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Thursday, April 25, 2019

Recursive Maintenance Continues

Maintenance recursiveness continues.

Being unable to budge the stubs left from grinding off the bolt heads, the only remedy was to remove the exhaust manifold/cooler to provide access for more drastic treatment of the bolt remainders than I could bring to bear with it in situ.

But...  before removing the exhaust manifold/cooler I had to drain both the antifreeze treated fresh water and the seawater from it.  This posed a problem because the genset and the heat pump share a thru hull, strainer and feed line.  Because it is still too cool here to do without the heat pump, I needed to install a shutoff valve in the genset seawater feed.

Genset seawater feed shutoff valve
This had it's own set of problems, first of which was a trip up into town to get some fittings.  Of course.  Despite the fact that I have a huge number of fittings aboard, none of them were suitable.  Then shut down the heat pump, close the seacock, cut the hose and clean up the mess from the drainage.  Finally, install the valve.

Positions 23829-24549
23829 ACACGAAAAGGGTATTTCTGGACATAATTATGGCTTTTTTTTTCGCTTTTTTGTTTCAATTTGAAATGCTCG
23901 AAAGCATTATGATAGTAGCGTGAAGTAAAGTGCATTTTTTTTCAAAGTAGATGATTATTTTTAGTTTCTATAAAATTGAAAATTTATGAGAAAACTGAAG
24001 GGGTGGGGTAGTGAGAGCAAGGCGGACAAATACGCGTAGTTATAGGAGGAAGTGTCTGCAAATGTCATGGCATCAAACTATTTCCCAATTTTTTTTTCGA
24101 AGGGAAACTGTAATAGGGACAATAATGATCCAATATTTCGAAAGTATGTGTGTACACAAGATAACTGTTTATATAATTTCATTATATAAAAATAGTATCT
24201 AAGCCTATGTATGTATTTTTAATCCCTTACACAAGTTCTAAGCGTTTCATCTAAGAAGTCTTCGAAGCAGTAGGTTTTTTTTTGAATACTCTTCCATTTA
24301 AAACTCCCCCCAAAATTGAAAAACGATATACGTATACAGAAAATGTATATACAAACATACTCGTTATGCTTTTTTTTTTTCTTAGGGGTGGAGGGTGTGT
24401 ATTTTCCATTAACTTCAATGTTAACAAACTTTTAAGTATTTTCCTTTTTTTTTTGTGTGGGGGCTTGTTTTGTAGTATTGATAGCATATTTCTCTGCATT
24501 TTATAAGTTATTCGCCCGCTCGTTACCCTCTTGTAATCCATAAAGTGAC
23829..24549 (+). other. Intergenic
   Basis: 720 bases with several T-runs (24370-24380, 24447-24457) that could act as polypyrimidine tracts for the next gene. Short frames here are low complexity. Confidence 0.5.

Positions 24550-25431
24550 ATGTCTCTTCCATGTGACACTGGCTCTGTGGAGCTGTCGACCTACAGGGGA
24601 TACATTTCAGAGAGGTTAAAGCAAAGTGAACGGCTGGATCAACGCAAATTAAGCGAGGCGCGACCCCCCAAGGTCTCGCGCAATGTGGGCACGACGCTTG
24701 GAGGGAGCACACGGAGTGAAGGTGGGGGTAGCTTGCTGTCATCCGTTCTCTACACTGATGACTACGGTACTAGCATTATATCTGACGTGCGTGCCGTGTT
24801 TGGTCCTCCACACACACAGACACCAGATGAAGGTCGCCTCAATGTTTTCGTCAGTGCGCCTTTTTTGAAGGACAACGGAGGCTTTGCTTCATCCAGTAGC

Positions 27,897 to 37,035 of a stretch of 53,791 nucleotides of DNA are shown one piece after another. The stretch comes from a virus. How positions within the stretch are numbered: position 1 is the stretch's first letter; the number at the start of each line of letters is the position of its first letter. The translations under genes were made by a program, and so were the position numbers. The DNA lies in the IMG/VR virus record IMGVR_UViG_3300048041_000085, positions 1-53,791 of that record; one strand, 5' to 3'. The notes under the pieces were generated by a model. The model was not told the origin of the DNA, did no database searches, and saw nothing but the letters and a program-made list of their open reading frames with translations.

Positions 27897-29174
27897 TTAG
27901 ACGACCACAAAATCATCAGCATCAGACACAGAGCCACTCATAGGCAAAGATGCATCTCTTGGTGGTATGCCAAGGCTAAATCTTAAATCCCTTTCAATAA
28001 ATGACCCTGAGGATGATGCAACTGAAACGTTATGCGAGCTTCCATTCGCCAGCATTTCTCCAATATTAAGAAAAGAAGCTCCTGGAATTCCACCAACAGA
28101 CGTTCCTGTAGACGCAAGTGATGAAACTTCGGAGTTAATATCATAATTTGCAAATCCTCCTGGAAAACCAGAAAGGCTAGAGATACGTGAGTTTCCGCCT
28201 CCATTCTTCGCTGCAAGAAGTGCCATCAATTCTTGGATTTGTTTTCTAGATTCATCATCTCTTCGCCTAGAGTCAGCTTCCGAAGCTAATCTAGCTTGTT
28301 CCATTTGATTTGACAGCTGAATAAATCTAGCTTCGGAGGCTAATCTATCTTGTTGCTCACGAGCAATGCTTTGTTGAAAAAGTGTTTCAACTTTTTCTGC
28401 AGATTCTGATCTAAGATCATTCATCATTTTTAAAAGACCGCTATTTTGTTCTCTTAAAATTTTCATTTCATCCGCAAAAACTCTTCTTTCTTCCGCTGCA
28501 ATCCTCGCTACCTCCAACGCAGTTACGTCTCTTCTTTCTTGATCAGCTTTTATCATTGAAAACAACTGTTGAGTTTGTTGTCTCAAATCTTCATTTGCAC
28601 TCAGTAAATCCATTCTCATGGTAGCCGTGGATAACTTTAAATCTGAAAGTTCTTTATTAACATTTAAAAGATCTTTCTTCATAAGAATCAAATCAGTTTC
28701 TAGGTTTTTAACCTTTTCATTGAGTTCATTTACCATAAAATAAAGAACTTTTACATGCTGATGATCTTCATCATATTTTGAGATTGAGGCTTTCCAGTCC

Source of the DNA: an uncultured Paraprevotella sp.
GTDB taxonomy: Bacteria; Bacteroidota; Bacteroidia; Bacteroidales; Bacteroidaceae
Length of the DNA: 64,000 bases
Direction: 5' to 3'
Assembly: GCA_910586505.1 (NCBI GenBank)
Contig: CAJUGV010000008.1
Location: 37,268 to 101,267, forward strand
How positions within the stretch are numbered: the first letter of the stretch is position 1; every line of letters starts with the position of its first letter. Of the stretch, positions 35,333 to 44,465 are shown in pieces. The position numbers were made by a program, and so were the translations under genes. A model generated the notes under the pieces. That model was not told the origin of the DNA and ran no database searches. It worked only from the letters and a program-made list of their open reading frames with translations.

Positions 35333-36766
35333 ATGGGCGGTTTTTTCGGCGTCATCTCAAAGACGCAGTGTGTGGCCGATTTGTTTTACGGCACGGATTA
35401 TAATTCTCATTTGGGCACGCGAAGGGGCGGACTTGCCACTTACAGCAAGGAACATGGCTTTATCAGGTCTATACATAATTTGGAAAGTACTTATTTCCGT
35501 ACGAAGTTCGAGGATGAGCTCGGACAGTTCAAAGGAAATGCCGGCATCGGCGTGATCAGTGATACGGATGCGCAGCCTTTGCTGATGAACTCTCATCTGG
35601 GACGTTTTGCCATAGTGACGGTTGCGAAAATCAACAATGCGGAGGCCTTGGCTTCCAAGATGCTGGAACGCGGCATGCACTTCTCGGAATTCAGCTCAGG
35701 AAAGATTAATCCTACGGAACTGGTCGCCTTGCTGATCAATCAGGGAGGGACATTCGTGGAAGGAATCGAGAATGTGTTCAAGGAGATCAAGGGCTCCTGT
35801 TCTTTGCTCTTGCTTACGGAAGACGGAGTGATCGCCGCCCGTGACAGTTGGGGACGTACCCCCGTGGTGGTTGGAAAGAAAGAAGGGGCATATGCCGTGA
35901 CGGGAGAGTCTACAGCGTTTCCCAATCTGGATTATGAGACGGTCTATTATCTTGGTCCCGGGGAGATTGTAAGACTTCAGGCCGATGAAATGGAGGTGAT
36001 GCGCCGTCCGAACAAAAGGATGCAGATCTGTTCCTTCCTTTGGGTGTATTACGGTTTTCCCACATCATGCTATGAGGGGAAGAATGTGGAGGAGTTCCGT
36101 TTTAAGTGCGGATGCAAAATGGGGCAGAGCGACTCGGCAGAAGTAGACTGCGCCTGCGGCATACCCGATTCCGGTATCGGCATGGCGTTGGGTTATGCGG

Draining the manifold/cooler
Now it was possible to drain the manifold.  Because Yanmar provided both drain petcocks and even drain hoses on the 2GMF, this was a clean job. 

And finally, removal of the now empty manifold was quite straightforward.

It turned out that the bolt stub removal was also easy...  because I took the manifold to Gustav at EngineTec here in Anacortes (highly recommended by Jason, and now I can add my enthusiastic recommendation as well).  An hour after I had dropped it off, Gustav called me telling me it was ready for pickup.  I barely had time to finish a post removal celebratory beer!

All I lack for reassembly is the gasket that goes between the manifold and the engine - currently on order.